For discriminative training, we used a three-step process to predict potential enhancers, described in Supplementary Info and ref 68. Two alternative discriminative models converged on a set of ~13,000 putative enhancers in K562 cells68. In the second approach, two methodologically distinct unbiased approaches (see ref 40,69 and M.M. Hoffman et al., manuscript in preparation) converged on a concordant set of histone modification and chromatin-accessibility patterns that can be used to segment the genome in each of the Tier 1 and Tier 2 cell lines, although the individual loci in each state in each cell line are different. With the exception of RNA polymerase II and CTCF, the addition of TF data did not substantially alter these patterns. At this stage, we deliberately excluded RNA and methylation assays, reserving these data as a means to validate the segmentations.
Our integration of the two segmentation methods (M.M. Hoffman et al., manuscript in preparation) established a consensus set of seven major classes of genome states, described in Table 3. The standard view of active promoters, with a distinct core promoter region (TSS and PF states), leading to active gene bodies (T, transcribed state) is rediscovered in this model (Figure 5A and B). There are three “active” distal states. We tentatively labelled two as enhancers (predicted enhancers, E, and predicted weak enhancers, WE) due to their occurrence in regions of open chromatin with high H3K4me1, although they differ in the levels of marks such as H3K27ac, currently thought to distinguish active from inactive enhancers. The other active state (CTCF) has high CTCF binding and includes sequences that function as insulators in a transfection assay. The remaining repressed state (R) summarises sequences split between different classes of actively repressed or inactive, quiescent chromatin. We found that the CTCF-binding associated state is relatively invariant across cell types, with individual regions frequently occupying the CTCF state across all six cell types (Figure 5C). Conversely, the E and T states have substantial cell-specific behaviour, whereas the TSS state has a bimodal behaviour with similar numbers of cell-invariant and cell-specific occurrences. It is important to note that the consensus summary classes do not capture all the detail discovered in the individual segmentations containing more states.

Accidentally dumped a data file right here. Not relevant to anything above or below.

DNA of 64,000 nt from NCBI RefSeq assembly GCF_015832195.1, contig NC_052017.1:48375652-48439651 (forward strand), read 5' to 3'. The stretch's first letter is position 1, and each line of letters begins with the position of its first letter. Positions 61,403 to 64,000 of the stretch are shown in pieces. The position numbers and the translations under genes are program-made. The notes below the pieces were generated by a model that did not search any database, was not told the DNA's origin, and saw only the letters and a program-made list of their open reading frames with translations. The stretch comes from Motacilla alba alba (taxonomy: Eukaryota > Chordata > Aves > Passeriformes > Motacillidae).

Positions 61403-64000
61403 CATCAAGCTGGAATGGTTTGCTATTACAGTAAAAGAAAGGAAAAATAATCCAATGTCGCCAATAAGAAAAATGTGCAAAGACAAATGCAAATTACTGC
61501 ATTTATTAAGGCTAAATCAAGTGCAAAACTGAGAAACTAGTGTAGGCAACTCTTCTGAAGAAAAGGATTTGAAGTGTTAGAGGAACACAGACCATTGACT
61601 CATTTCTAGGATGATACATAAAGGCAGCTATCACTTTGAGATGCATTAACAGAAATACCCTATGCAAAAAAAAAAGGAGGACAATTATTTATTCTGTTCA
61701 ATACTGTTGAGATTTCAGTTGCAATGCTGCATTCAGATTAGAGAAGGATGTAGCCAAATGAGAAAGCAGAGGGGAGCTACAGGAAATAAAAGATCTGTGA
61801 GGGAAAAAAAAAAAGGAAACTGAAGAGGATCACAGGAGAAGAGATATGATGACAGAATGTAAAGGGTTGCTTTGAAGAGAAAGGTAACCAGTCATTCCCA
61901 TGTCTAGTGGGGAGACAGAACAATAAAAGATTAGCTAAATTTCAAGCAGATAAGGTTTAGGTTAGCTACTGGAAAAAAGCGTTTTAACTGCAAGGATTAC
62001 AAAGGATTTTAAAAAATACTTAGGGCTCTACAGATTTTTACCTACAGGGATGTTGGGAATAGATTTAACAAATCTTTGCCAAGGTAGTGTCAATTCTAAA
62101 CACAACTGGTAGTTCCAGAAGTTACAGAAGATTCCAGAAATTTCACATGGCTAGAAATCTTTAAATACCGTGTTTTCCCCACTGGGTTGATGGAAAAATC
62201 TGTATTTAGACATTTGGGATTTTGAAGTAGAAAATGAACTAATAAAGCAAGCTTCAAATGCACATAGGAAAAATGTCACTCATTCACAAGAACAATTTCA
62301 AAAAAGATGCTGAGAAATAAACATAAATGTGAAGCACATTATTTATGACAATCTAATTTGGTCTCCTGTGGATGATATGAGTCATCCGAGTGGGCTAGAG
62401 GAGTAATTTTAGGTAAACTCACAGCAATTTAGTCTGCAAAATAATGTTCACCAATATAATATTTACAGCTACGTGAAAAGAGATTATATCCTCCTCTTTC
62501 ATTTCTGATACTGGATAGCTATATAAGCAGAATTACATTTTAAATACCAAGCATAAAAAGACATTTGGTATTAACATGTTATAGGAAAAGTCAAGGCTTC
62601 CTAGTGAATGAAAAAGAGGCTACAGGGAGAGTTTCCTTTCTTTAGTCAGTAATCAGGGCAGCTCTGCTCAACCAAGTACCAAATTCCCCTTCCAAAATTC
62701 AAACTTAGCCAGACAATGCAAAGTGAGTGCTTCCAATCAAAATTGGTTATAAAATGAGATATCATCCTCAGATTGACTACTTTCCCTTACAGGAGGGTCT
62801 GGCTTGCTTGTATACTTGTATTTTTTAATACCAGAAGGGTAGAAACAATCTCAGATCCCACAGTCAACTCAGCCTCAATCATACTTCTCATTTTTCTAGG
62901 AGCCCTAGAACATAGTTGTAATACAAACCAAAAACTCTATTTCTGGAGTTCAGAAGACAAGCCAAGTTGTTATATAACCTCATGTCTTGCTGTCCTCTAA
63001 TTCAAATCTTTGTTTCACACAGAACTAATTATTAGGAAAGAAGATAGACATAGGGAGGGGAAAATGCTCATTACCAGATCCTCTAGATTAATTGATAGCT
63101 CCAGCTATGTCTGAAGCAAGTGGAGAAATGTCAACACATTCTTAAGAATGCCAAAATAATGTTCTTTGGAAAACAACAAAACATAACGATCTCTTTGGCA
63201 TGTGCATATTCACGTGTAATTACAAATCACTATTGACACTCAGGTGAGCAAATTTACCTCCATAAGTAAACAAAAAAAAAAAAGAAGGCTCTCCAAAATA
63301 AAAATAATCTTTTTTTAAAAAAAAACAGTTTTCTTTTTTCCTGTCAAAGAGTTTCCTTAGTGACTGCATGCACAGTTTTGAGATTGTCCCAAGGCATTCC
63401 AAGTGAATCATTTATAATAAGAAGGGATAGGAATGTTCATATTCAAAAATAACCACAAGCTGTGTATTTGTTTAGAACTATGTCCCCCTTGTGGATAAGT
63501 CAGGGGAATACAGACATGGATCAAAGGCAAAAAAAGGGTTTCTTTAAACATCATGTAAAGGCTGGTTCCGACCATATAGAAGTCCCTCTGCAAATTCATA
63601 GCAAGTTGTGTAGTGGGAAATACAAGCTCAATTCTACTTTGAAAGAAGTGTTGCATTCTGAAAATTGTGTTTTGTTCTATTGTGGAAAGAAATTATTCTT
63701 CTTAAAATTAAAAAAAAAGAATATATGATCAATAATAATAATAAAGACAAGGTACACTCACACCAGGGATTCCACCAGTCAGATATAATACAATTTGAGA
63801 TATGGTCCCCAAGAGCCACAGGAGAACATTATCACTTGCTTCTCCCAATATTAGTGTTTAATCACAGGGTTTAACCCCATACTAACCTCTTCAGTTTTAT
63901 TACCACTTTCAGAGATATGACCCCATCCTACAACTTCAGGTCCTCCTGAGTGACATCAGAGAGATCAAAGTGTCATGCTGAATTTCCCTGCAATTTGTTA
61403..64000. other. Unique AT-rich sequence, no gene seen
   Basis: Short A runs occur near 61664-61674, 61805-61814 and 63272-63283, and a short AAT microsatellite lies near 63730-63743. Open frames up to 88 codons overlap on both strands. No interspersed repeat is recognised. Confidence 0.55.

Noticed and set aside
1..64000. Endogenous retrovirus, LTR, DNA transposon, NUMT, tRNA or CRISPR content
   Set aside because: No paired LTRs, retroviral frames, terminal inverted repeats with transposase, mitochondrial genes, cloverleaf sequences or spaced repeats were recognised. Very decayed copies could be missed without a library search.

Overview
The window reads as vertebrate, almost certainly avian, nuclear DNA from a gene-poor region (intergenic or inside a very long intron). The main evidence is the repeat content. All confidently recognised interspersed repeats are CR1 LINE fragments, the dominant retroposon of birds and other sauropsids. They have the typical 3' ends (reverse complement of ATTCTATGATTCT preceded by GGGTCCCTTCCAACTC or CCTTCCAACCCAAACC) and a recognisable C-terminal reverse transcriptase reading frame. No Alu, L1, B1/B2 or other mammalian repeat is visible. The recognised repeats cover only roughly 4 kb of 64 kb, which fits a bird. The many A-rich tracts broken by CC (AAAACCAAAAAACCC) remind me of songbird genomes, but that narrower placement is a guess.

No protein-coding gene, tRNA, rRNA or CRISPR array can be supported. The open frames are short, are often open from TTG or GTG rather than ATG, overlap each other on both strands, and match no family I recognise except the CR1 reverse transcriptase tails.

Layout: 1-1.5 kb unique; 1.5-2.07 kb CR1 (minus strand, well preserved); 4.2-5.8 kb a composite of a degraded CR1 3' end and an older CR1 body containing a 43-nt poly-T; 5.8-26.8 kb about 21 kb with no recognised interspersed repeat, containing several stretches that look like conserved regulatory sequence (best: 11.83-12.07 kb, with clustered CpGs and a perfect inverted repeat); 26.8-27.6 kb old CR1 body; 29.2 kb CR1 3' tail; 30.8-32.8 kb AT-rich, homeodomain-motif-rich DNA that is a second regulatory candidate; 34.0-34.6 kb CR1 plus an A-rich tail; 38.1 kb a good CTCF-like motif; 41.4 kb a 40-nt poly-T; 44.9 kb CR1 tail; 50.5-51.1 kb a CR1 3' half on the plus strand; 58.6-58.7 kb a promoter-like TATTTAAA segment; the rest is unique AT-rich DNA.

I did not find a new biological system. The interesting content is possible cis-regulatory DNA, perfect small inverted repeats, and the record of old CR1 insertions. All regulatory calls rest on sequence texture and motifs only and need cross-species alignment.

The distribution of RNA species across segments is quite distinct, indicating that underlying biological activities are captured in the segmentation. Polyadenylated RNA is heavily enriched in gene bodies. Around promoters, there are short RNA species previously identified as promoter-associated short RNAs (PASRs) (Figure 5B)16,70. Similarly, DNA methylation shows marked distinctions between segments, recapitulating the known biology of predominantly unmethylated active promoters (TSS states) followed by methylated gene bodies42 (T state, Figure 5D). The two enhancer-enriched states show distinct patterns of DNA methylation, with the less active enhancer state (by H3K27ac/H3K4me1 levels) showing higher methylation. These states also have an excess of RNA elements without poly-A tails and methyl-cap RNA as assayed by CAGE sequences compared to matched intergenic controls, suggesting a specific transcriptional mode associated with active enhancers71. TFs also showed distinct distributions across the segments (Figure 5B). A striking pattern is the concentration of TFs in the TSS-associated state. The enhancers contain a different set of TFs. For example, in K562, the E state is enriched for binding by the proteins encoded by the EP300, FOS, FOSL1, GATA2, HDAC8, JUNB, JUND, NFE2, SMARCA4, SMARCB1, SIRT6, and TAL1 genes. We tested a subset of these predicted enhancers in both Mouse and Fish transgenic models (examples in Figure 6), with over half of the elements showing activity, often in the corresponding tissue type.
The segmentation provides a linear determination of functional state across the genome, but not an association of particular distal regions with genes. By using the variation of DNaseI across cell lines, 39% of E (enhancer associated) states could be linked to a proposed regulated gene 29 concordant with physical proximity patterns determined by 5C49 or ChIA-PET.